The event is so private, that the American Enterprise Institute’s own website doesn’t even mention forum and the only access to the forum electronically is by invitation, as is shown at this link

Whatever one thinks about how the 60 Minutes interview with Betsy DeVos, it is clear that she is going to continue to address audiences that share her world view, the world view of the rich and powerful.

Does Doug DeVos and the West Michigan Policy Forum really want to change the prison system in Michigan?

March 14, 2018

We have been monitoring the West Michigan Policy Reform (WMPF) group, ever since it came into being in 2008.

This group is made up of the West Michigan power structure, like the DeVos family, Peter Seechia, John Kennedy, Michael Jandernoa and other CEOs and politicians that have been supporting and lobbying on state policies since they were founded in 2008. 

The West Michigan Policy Reform has already been instrumental in pushing through state policy that benefits businesses on taxes, they were a force in making Michigan a Right to Work state, pushing for education policies that expand Charter Schools and last year got legislation passed to eliminate traditional public sector employees and public teacher pensions.

Now the group is taking on what they refer to as Criminal Justice Reform.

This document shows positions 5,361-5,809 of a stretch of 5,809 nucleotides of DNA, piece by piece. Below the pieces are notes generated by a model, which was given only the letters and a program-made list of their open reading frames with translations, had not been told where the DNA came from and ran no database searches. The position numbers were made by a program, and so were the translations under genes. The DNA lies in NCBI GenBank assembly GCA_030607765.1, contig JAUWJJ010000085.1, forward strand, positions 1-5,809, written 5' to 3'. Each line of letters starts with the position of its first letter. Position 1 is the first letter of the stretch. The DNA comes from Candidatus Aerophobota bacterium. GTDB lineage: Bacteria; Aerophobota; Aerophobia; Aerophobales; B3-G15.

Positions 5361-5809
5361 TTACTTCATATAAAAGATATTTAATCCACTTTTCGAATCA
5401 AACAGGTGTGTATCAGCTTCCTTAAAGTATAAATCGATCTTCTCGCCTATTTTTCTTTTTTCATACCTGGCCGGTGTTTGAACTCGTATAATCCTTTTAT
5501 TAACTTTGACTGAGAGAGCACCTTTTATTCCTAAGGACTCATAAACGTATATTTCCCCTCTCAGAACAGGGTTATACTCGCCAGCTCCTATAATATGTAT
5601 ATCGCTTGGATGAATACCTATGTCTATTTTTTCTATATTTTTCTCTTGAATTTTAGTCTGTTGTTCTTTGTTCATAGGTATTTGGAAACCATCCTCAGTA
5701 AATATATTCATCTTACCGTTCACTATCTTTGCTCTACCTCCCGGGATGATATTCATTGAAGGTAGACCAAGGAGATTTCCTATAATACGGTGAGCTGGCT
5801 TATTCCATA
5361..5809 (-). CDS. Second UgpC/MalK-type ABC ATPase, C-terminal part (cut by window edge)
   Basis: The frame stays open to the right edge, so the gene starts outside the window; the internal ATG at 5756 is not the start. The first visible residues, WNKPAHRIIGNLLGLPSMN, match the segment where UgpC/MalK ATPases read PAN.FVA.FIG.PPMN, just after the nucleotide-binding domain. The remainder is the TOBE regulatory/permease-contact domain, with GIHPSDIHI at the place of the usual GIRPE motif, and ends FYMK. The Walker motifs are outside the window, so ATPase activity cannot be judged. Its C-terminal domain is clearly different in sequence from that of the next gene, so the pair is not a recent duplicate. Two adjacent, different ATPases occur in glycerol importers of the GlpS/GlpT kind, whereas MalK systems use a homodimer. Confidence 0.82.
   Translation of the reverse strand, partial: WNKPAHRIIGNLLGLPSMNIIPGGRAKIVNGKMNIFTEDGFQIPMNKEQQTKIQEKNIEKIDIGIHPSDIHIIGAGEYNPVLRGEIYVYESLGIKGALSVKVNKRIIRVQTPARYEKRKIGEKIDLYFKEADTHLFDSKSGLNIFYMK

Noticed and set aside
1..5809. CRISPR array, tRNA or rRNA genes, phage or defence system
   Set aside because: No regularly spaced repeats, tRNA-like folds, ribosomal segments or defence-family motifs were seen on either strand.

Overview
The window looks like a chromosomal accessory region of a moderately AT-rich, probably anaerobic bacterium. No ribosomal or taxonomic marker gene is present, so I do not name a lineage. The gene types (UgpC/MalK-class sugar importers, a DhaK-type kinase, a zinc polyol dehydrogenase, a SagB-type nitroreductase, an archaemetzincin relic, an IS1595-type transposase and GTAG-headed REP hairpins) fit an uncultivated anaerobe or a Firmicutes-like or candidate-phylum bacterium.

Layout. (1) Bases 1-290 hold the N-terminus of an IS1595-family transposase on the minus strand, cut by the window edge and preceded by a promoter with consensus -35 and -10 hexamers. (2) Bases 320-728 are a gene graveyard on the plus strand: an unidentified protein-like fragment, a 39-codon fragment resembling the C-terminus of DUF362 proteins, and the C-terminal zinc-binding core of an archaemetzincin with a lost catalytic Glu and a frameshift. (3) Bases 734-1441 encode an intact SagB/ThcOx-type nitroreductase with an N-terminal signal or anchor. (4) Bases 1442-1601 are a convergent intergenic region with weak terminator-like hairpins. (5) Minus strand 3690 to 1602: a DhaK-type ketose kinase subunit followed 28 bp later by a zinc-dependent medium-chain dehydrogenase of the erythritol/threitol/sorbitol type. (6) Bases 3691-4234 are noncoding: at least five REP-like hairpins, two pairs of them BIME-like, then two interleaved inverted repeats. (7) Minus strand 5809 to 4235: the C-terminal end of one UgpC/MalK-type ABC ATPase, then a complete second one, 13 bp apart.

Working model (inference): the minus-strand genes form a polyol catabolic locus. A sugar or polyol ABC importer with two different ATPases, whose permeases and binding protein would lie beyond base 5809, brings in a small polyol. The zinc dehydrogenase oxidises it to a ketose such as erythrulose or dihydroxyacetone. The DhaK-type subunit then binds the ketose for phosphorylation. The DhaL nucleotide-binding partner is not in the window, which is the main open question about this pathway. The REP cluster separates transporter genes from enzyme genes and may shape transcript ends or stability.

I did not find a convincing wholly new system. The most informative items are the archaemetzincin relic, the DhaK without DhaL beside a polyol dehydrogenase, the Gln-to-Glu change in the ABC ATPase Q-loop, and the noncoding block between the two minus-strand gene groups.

Over the past several weeks, the West Michigan Policy Forum has been posting pieces on their Facebook page, pushing what they name as criminal justice reform, with posts about recidivism in Michigan’s prison population, juvenile justice and a letter from Doug DeVos on behalf of the of the WMPF.  

DeVos wrote his letter that was published in the Grand Rapids Grand Rapids Business Journal on March 9.  DeVos begins his “letter” by stating:

More than a decade ago, law enforcement leaders supported smart criminal justice reform because they recognized that over-incarceration would not make Michigan safer. Despite these improvements, Michigan still incarcerates more people, keeps inmates longer and spends significantly more money on corrections than our neighboring Midwest states. One out of every five taxpayer dollars goes toward corrections — a proportion of Michigan’s general fund budget nearly twice that of the next highest spending state.